He remained positioned like that for a full minute as Heni’s blood ran across the black floor to him. It soaked in his hair and across his forehead, sticking like nasty, red syrup. Another minute passed as Sterjia’s footsteps echoed away toward her seat. The sounds of her feet paused as she stepped over a corpse, then proceeded until she reached the throne. “His blessing is now broken. I can’t believe I must do everything,” she hissed to herself. “Take him away.”
Sitting in his cell once again, Davin felt numb all over, pose for the burning sensation in his head. With each pulse of his heart, he could feel the pain of Heni’s death. It hurt him so, and he knew it would kill the other prisoners who relied on her visits. His shaking hands ran over his face as he inhaled deeply. He had to practice keeping his thoughts sharp so he could evade other attacks. Not to mention, if he didn’t think of something outside of these walls, he was going to go mad.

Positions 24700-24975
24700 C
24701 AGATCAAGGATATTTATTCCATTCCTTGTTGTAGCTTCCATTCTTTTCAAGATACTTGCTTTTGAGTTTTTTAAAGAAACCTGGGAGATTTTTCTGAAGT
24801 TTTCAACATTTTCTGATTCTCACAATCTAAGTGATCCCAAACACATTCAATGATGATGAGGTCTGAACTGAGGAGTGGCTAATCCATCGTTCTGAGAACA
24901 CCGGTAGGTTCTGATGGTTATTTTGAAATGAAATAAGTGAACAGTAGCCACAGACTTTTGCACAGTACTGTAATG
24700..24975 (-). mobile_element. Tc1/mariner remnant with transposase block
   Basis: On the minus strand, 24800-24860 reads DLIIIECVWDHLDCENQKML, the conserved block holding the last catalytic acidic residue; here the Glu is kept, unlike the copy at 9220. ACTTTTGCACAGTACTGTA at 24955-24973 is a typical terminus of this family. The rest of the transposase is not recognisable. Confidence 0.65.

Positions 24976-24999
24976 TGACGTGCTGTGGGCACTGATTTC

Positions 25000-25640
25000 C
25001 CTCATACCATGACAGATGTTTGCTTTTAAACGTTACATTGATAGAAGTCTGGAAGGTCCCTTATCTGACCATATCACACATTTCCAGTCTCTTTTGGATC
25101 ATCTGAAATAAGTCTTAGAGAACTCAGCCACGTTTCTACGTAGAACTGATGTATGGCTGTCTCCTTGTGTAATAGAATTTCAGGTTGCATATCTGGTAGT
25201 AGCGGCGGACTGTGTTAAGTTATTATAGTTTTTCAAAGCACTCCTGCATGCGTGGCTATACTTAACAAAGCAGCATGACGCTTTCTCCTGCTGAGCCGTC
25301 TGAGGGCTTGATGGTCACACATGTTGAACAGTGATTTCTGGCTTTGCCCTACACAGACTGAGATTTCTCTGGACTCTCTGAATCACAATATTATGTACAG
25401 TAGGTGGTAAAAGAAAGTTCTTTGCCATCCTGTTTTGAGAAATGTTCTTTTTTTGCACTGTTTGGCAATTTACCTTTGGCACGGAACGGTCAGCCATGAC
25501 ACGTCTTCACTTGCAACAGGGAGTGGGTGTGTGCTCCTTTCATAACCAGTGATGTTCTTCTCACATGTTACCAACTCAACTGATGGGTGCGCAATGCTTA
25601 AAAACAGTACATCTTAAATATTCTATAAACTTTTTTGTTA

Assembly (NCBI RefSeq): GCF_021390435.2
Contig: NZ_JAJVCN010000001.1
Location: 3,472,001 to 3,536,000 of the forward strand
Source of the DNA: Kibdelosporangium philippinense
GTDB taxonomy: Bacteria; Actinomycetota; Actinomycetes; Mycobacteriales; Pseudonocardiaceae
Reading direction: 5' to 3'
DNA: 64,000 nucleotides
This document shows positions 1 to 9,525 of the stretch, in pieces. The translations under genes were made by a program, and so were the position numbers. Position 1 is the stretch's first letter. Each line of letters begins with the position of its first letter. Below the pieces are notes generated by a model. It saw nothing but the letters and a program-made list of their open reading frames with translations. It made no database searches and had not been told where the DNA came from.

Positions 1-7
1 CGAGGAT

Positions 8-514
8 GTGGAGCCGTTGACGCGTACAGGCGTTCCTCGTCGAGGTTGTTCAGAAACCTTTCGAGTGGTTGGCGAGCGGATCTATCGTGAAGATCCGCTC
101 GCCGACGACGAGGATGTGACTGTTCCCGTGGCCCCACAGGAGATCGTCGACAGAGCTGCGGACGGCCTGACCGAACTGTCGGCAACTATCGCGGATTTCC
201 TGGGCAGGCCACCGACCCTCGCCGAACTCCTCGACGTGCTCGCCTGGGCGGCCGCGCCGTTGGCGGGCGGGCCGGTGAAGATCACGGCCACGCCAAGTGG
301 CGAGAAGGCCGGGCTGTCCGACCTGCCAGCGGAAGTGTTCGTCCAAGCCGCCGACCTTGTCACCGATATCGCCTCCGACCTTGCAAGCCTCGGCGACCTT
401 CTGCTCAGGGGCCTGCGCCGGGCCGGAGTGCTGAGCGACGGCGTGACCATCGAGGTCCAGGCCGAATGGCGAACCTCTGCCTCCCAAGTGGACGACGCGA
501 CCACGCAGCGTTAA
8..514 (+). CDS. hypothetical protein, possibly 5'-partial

He had to capture every detail, every moment he could with any memory he had. The way the sun looked upon Kiaran’s slightly bronzed skin and white scars. It was more than just sight, he soon came to realize. He had to remember her scent, her sound, her touch...the way his heart swirled and throbbed when she smiled.
Make it as real as possible. That was his goal. As if she were standing directly in front of him. Then, it would be real enough to convince him that the attacks on his mind were not happening at all.
When he opened his eyes, his heart leapt into his throat and tears formed. “I can’t do this for much longer...” he choked. He couldn’t, and he knew it.
Heni’s death was a waste.